Hypnotized…But How?

26 08 2007

Hypnotic Brass Ensemble

By Derek Beres

Street art comes in many shapes and sizes, and in New York there’s as much music outside of clubs and bars as inside. Street corners are transformed into stages for the modern bard and bardesses. Over the past decade, one of my favorite and consistent performers has been Hypnotic Brass Ensemble, a collection of brothers that play some of the largest brass sounds imaginable, cut deep in the pocket with heavy, heavy grooves. If you’re anywhere in the vicinity (of a mile, say), you’re liable to stop, listen, and be amazed. Their magnetism matches the integrity of their music.

I’ve been catching quite a bit of their performances outside of Whole Foods in Union Square lately. It’s prime real estate, for certain, which is why Dax and I have been selling our books in the park every Saturday. Inevitably, dozens upon dozens of wide-eyed spectators, shoppers and tourists stop to headnod, snap photos and videos (as indeed I did yesterday; see below). Yet what I’ve noticed about their recent performances left me slightly surprised, and disappointed.

I’ve seen these guys dozens of times in the past half-decade. I would often stop and bob along as they presented near-concerts, extending their songs to six, eight, ten minutes at a clip, segueing song into song with the high timber of trumpets and trombones bottomed out by the drummer and tuba. Always, brilliant. Their manager, or one of the members, would hold up CDs for sale, or walk around the crowd trying to pimp their sonic wares.

(Quick aside: their CDs are decent, but not produced especially well. If they tweaked the tuba and gave the bottom end some more oomph, it would come much closer to countering their incredible live performances. Still, worthwhile, but not the creme.)

Recently, however, they’ve taken to new tactics. Their songs now rarely run over four minutes, and as soon as each song is done, each member holds up CDs and beckons the audience over. Selling street art, in whatever form, is a hustle. I’ve learned that from experience. I have no doubt whatsoever that Hypnotic is selling many more records this way. In fact, I’ve witnessed it, a few times. With each song, they’re selling oodles more than their old manner. And they deserve it.

Still, from an artistic standpoint, I miss their old show, and manner. Sitting across the street in plain sight and sound, they maybe played ten songs in three hours, each one a few minutes long. Remember, this is a band that used to play entire sets in a clip, now reduced to spending their hours outside networking and selling, instead of playing. I watched their visual cues as the songs concluded, and instead of seeing talented artists play from their soul, I’ve been watching talented artists capitalizing on a business opportunity. You can see this in the video, when one of the members pauses and yells something about videos when he saw me taping, and another walks over to hold up their CD for my camera, as if I weren’t going to credit them.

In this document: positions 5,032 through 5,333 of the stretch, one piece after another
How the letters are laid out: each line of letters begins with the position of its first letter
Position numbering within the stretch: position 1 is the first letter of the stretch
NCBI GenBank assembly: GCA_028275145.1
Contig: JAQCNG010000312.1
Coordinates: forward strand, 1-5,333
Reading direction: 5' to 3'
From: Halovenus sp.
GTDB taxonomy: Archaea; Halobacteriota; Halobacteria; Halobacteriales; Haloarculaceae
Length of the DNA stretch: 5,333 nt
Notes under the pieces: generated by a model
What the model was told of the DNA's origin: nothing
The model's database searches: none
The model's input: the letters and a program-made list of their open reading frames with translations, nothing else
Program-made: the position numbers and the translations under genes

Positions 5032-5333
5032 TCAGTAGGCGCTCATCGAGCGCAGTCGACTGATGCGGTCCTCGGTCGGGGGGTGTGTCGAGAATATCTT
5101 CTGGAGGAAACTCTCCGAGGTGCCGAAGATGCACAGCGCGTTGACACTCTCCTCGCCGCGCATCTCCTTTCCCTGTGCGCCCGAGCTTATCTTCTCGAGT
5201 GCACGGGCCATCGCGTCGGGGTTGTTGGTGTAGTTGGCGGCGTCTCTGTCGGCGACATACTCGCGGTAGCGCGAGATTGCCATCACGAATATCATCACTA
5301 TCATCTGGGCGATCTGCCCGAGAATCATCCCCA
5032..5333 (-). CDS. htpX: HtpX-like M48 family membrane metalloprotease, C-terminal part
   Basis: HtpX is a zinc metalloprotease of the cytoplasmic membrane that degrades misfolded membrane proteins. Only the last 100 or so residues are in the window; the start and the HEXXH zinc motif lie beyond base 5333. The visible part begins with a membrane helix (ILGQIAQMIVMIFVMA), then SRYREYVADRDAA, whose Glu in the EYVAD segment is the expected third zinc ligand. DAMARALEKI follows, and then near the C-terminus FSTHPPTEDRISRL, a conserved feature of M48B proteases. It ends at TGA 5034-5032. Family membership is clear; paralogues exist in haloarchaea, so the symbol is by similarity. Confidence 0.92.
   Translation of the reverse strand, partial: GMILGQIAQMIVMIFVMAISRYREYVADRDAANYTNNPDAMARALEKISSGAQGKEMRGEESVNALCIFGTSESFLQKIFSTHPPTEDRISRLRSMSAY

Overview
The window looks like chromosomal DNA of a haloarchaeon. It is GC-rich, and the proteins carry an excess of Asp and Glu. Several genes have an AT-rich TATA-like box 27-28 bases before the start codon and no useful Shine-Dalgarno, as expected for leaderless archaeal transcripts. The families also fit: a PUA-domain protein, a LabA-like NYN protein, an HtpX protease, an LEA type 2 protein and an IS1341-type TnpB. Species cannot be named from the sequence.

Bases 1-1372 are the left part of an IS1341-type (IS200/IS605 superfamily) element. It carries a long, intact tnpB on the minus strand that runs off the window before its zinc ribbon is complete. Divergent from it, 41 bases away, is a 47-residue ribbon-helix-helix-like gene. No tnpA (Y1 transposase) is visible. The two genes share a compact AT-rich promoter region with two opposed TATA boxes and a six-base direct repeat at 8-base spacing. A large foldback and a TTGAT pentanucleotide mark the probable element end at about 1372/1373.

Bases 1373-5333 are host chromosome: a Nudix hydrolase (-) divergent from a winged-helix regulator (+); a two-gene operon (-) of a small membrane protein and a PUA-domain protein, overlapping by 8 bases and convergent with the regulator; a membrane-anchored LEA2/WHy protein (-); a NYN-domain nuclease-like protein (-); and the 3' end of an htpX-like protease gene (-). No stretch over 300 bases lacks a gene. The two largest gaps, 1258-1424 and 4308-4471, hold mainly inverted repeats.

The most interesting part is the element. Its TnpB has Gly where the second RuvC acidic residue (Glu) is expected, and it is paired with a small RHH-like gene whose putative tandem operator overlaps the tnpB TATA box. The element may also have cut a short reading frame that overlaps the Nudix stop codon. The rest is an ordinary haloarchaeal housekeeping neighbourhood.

I can’t blame them. Selling your art, as I said, is tough. And if these cats are pulling in more to support themselves, I’m happy for them. They’re skilled in what they do and enjoy the hustle of the streets. In the winters, they hole up underground, adding a greater and louder resonance to each song amidst the flurry and fury of screechy subway cars and tens of thousands of rapid feet. I can only wish that this new formula doesn’t make them forget their origins. As Bill Laswell once told me, a four-minute song isn’t music, it’s a business idea. It destroys the ritual of music, and no amount of money can buy that back.




2 responses

8 11 2007
Francis Macindoe

Hey Guys,
Heard you on Youtube…Awsome stuff!

20 06 2008

hey derik. this is Jafar Baji, trumpet player for H.B.E. i really think you should’ve talked to one of us before some what misguidedly stating your opinions on how we work this engine that is HYPNOTIC BRASS ENSEMBLE. i can tell that this is an old post, but the things you said and feel about our ever changing approach to the streets is a pure example why we converted our street playing into a business. street musicians aren’t given proper credit. so we decided if you want to see a H.B.E show, then you would come to our shows. not pay two dollars to see us solely in the streets and take videos and photos to do with as you please without showing any support for this 100% independent movement. we consider it disrespectful. so instead of leaving the streets completely alone, we turned it into our office. contact us anytime at HYPNOTICBRASS.NET. LATER

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